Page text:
Click the headline to read the full article. Enjoy!
Let’s pretend you are a US investor that wants to deploy some of your money overseas. You think international developed market stocks are attractive relative to US stocks, and you also think the US dollar will decline over the period you intend to hold your investment. — Chris Shuba
I had a chat with The Financial Times the other day, and provided lots of background as to why I don’t think cryptocurrencies are the choice of criminals. The comment that was reported was the following ... — Chris Skinner
During the tumultuous red and green gyrations of the capital markets this year have your clients anxiously called to ask: “What’s going on with my portfolio?” What do you do when the usually smooth ride in your luxury automobile becomes as bumpy as Mr. Toad’s Wild Ride in the Happiest Place on Earth? What does the average investor do? — Ted Parker
Inflation is a bad thing, right? It make things more expensive, right? For those of us of, let’s say, a certain vintage, we recall the runaway inflation of the late 1970’s and early 1980’s. So why does the Federal Reserve – in charge of managing the country’s currency and value thereof – actually try to create inflation? It’s called the inflation targeting and it matters to your money. — Bill Acheson
As you near your 60’s, your prime earning and saving years will transition into a period of time where you get to enjoy the “fruits of your labor,” a.k.a retirement. We call this segueing from accumulation to decumulation, the period when you will be drawing from your accumulated nest egg. — Dana Anspach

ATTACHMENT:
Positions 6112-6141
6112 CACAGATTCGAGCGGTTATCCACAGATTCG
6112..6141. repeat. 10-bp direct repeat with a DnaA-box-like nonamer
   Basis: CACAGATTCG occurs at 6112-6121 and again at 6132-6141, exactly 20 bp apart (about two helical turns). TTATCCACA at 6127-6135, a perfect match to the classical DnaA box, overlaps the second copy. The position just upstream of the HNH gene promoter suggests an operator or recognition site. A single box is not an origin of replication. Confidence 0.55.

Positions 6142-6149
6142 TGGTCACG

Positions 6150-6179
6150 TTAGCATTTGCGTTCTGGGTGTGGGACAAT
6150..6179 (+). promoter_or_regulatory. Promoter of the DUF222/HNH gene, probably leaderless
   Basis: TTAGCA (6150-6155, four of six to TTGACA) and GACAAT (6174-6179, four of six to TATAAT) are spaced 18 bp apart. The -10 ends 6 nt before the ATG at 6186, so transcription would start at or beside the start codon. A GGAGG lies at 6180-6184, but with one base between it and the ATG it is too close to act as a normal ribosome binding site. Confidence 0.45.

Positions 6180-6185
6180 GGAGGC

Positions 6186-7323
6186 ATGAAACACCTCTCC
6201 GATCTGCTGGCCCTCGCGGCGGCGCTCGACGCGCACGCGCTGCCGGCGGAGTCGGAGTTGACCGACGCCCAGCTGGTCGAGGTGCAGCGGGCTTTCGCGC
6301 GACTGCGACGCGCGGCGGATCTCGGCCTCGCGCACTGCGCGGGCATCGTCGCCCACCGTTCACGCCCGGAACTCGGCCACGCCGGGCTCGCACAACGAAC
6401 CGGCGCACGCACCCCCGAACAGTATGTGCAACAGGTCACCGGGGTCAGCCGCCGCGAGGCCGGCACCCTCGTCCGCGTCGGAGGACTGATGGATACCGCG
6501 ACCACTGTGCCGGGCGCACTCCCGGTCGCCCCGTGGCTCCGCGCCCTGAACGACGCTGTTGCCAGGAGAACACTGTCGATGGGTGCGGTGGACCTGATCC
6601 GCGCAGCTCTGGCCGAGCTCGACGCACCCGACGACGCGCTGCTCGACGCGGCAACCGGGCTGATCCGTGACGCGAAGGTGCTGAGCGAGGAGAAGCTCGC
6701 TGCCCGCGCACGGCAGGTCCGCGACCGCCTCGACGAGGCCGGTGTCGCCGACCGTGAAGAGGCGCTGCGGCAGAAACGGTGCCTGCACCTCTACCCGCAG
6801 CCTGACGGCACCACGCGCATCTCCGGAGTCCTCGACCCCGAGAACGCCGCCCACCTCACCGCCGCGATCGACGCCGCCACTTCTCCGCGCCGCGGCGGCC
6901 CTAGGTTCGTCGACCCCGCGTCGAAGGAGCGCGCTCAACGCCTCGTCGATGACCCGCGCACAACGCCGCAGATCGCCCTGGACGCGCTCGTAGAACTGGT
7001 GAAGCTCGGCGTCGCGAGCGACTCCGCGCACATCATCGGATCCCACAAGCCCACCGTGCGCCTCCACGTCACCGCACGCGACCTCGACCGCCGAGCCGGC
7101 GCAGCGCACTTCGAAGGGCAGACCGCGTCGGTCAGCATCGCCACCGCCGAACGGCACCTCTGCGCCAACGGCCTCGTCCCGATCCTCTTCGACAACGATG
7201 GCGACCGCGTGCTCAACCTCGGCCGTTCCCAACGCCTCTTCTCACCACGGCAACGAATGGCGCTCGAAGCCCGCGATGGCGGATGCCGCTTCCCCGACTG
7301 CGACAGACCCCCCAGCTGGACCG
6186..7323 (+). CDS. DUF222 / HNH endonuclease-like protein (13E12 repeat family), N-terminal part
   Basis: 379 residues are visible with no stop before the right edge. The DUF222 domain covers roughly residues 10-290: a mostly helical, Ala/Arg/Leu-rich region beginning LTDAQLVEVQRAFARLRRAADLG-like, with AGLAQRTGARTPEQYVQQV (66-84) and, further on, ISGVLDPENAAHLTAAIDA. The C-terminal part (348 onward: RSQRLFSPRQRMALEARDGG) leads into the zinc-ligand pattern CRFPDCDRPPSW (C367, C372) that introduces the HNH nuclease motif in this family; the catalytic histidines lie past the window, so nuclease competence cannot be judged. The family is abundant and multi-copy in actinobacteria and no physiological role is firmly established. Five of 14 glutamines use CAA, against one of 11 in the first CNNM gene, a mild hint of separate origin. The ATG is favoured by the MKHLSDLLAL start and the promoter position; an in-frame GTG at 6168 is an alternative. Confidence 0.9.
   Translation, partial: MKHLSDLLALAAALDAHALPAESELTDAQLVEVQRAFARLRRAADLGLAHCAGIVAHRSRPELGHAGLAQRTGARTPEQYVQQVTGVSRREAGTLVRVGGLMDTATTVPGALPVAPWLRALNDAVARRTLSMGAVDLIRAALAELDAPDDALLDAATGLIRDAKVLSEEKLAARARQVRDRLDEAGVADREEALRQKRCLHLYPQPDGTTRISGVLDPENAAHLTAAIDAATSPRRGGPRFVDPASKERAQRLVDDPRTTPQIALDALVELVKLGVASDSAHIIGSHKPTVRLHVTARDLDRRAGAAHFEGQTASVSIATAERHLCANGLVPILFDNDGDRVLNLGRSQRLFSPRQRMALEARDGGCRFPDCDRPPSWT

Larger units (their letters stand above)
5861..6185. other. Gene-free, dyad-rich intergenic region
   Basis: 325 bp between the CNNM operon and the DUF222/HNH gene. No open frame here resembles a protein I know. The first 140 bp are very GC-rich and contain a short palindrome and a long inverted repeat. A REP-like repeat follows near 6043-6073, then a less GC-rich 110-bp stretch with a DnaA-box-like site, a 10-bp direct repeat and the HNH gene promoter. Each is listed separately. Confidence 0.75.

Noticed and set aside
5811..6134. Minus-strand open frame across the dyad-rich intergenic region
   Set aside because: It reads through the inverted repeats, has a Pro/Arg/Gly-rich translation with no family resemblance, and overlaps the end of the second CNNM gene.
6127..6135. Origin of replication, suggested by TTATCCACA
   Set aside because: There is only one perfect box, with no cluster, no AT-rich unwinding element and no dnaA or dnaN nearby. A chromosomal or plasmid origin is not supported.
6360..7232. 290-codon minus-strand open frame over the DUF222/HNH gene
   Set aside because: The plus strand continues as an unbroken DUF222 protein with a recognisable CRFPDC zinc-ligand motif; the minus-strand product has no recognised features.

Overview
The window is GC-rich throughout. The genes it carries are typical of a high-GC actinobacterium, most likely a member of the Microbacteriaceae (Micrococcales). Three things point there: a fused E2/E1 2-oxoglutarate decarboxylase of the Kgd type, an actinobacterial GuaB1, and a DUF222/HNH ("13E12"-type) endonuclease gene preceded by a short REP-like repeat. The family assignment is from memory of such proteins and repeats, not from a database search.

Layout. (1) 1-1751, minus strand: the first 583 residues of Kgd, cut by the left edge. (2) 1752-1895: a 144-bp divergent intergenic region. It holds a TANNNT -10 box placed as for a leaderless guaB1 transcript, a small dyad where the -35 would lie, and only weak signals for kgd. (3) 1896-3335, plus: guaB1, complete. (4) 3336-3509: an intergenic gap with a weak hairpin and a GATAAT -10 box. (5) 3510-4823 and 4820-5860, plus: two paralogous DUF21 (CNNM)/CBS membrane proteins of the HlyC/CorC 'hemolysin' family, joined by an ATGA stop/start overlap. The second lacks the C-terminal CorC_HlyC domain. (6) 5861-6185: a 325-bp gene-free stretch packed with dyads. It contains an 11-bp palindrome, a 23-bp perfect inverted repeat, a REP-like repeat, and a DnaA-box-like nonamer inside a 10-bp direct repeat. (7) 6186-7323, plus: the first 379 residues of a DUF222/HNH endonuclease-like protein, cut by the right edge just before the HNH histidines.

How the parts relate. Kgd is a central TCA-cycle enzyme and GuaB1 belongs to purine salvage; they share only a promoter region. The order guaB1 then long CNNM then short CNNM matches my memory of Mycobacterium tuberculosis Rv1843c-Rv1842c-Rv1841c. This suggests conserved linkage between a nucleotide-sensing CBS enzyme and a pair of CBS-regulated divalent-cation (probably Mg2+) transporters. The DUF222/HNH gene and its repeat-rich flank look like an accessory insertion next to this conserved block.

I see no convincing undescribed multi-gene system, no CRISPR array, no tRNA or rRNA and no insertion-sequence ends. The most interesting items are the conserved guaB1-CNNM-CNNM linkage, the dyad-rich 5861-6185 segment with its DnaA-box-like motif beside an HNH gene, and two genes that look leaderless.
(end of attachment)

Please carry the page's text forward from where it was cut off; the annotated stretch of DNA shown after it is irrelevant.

Exchange traded funds (ETFs) are popular vehicles for market participants looking to engage in thematic investing. Thematic investing looks to take advantage of future growth trends, including disruptive technologies. Given that forward-looking approach, stock-picking in the thematic universe is equally as hard, if not harder, than in traditional market segments. — Tom Lydon
It’s not enough for your salespeople to be product experts, they also need to be capable of having the kind of conversations that position them as business experts and even strategic resources. — Lisa Rose
Business growth doesn’t come from wishful thinking. As you know, it takes a lot of hard work. The growth of your business is not an option – it is a necessity. Coordinating the right mix of strategies to gain market share and improve client acquisition rates is essential to advance your firm in today’s economy. — Michelle Mosher
It’s undoubtedly true that investors’ financial security is no laughing matter, and this is reflected in the stolid, dour, reliable imagery and branding that is, by and large, the industry standard. This is hardly surprising—investors need to believe they’re placing their hard-earned money in the hands of experienced, trustworthy professionals. — Alexandra Levis
The number one question advisors ask when exploring a move to independence is how the economics compare to accepting a recruiting package from a major firm. It’s certainly a valid concern, because while the recruiting deals being offered by the wirehouses are down, it is still very possible for a top advisor to get a really attractive hard-to-pass-up offer. — Mindy Diamond
Municipal bonds might not be the first thing that comes to mind when you think of a sexy investment. They don’t typically command news headlines like the stock market or bitcoin. — Frank Holmes